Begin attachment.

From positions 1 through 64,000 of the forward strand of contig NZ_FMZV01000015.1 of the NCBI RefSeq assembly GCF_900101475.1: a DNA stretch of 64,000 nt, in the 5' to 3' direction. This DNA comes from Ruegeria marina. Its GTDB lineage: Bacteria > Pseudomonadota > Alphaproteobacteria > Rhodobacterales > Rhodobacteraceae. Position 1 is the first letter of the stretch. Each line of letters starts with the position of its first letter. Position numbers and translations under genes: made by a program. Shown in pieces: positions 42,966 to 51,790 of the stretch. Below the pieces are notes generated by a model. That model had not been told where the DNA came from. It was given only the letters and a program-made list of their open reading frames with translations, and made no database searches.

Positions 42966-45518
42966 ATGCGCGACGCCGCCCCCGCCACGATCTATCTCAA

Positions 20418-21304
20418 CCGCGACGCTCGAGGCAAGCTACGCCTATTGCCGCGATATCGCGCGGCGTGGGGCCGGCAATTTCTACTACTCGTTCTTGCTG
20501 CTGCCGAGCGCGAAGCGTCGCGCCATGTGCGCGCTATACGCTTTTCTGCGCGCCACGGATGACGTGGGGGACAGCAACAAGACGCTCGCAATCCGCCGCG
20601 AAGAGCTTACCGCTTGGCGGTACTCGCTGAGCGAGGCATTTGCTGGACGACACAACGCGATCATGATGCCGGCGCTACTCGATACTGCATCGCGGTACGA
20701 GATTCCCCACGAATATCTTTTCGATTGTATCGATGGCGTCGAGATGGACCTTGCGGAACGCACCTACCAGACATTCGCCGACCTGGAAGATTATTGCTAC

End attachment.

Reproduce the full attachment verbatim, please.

From positions 1 through 64,000 of the forward strand of contig NZ_FMZV01000015.1 of the NCBI RefSeq assembly GCF_900101475.1: a DNA stretch of 64,000 nt, in the 5' to 3' direction. This DNA comes from Ruegeria marina. Its GTDB lineage: Bacteria > Pseudomonadota > Alphaproteobacteria > Rhodobacterales > Rhodobacteraceae. Position 1 is the first letter of the stretch. Each line of letters starts with the position of its first letter. Position numbers and translations under genes: made by a program. Shown in pieces: positions 42,966 to 51,790 of the stretch. Below the pieces are notes generated by a model. That model had not been told where the DNA came from. It was given only the letters and a program-made list of their open reading frames with translations, and made no database searches.

Positions 42966-45518
42966 ATGCGCGACGCCGCCCCCGCCACGATCTATCTCAA

Positions 20418-21304
20418 CCGCGACGCTCGAGGCAAGCTACGCCTATTGCCGCGATATCGCGCGGCGTGGGGCCGGCAATTTCTACTACTCGTTCTTGCTG
20501 CTGCCGAGCGCGAAGCGTCGCGCCATGTGCGCGCTATACGCTTTTCTGCGCGCCACGGATGACGTGGGGGACAGCAACAAGACGCTCGCAATCCGCCGCG
20601 AAGAGCTTACCGCTTGGCGGTACTCGCTGAGCGAGGCATTTGCTGGACGACACAACGCGATCATGATGCCGGCGCTACTCGATACTGCATCGCGGTACGA
20701 GATTCCCCACGAATATCTTTTCGATTGTATCGATGGCGTCGAGATGGACCTTGCGGAACGCACCTACCAGACATTCGCCGACCTGGAAGATTATTGCTAC